THE ASTONISHING COLOR OF AFTER: Being the Hero's Heartbreak

trigger warning: depression, mental illness, suicide, suicidal thoughts

possible spoiler warnings for THE ASTONISHING COLOR OF AFTER, by Emily X.R. Pan

Chapter 2. The book starts with a series of scratched-out suicide note attempts. So simple, such a small thing, and I am immediately wrecked. Fingers trembling, aching to turn the pages and move on, eyes fixed to the words, I’m already crying.

I get it. I’ve been there. How do you encompass a lifetime’s suffering into a note? How do explain that you love them so much, so much that you have to go? How do you convey your sorrow and apology when they won’t get it?

I want you to remember: I do, too. Remember me. The good times, not this pain. Raise your children with my picture on the mantel. Don’t forget me. Just because I have to go doesn’t mean I want to erase my existence entirely.

The day before I began reading Emily X.R. Pan’s stunning debut THE ASTONISHING COLOR OF AFTER, I sat down and, for I think the first time in my life, began typing out a suicide note.

Books, tables, plants, oh my!

Books, tables, plants, oh my!

I didn’t get far. Just the act of typing out the words “I’m sorry” sent me reeling because it made it so real. So much more real than ever before. I’d had previous attempts, but they’d always been impulsive, the kind that happened because I was overcome with emotion and couldn’t see past the pain of the moment, and never had I come even close to my life being in danger. I’d never had the time to sit down and write a note.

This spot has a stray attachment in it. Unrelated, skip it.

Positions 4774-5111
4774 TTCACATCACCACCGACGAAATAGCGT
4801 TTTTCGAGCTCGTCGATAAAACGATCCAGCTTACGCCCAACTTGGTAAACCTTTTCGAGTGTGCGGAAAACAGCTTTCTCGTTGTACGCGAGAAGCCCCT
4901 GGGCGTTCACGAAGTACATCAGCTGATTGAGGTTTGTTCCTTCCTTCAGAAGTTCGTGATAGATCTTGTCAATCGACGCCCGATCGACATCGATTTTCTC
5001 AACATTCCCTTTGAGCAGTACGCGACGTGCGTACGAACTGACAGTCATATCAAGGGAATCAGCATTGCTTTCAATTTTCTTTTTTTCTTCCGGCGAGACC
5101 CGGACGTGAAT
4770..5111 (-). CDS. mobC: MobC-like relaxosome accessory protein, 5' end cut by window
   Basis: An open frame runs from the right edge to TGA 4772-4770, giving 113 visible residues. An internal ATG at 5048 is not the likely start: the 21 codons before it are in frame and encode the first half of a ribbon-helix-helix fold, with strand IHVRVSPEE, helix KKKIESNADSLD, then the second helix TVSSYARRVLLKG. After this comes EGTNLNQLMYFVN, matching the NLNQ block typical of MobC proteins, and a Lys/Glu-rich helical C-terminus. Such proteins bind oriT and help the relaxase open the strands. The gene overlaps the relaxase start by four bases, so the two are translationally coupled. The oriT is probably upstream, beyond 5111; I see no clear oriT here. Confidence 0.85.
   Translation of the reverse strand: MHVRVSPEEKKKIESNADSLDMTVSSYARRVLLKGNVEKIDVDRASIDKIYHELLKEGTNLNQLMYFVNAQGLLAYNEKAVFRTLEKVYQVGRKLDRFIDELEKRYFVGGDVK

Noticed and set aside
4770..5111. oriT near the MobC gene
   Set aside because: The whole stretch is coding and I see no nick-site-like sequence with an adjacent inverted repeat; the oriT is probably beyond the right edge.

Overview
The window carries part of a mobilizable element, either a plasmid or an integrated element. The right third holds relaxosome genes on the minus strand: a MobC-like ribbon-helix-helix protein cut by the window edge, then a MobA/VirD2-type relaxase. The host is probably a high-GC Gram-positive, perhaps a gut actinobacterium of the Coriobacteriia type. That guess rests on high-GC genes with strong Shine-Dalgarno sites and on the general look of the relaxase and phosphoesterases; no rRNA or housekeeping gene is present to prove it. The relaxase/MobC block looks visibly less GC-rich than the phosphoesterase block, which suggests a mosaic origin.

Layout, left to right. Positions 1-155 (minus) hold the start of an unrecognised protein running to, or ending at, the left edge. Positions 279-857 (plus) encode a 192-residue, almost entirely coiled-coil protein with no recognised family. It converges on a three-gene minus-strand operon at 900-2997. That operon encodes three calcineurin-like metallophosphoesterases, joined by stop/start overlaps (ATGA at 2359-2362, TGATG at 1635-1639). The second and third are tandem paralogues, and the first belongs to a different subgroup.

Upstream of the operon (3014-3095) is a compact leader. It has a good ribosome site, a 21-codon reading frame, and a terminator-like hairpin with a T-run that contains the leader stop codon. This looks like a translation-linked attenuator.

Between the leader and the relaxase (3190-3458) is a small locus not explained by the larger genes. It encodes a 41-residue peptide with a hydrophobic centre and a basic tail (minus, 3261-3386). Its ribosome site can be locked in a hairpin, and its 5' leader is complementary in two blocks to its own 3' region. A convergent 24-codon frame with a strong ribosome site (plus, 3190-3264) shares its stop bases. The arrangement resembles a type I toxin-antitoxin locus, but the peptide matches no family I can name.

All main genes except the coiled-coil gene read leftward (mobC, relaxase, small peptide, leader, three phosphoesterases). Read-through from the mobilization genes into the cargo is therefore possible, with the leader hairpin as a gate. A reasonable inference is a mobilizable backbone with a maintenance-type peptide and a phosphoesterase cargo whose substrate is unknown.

This time was different. This time started with me speaking to myself in a rational tone of voice. Making a promise. And slowly, as the days passed, growing ever surer in my promise. I had motive. I had a plan. I had determination. If such-and-such didn’t happen…I would kill myself.

THE ASTONISHING COLOR OF AFTER is about coping with a mother’s suicide. It’s contemporary but fantastical, the story of Leigh, a biracial girl who, after losing her mother, travels to Taiwan to visit the grandparents whom she’s never met, in search of the bird she believes her mother has become. It is exquisitely written and heart-squeezingly devastating at times. As I read, I kept stopping to take notes, to write down a chapter number and a line or two that specifically affected me.

Chapter 6. One of the first books I ever tried to write was a dual-perspective novel, following a girl after her best friend killed herself as the left-behind finds she can hardly cope. I had tried to kill myself a few months before, wound up in the hospital, and was trying to put myself in my friends’ shoes and imagine their life after me.

The biggest struggle was I just couldn’t fathom that they would be devastated.

Leigh says: “The mother-shaped hole became a cutout of the blackest black. Something I could only see around.” (19).

Am I wrong for wishing they might be sucked into the black hole?

The day before I began reading THE ASTONISHING COLOR OF AFTER was the day such-and-such was supposed to happen, or not. And as the hours dragged on, I became surer that it wouldn’t happen. That I would have to die. I was a mess. I cried. My hands shook. I scrolled through my phone’s contacts, trying to find someone I could tell. I started my note. I shuddered and couldn’t finish.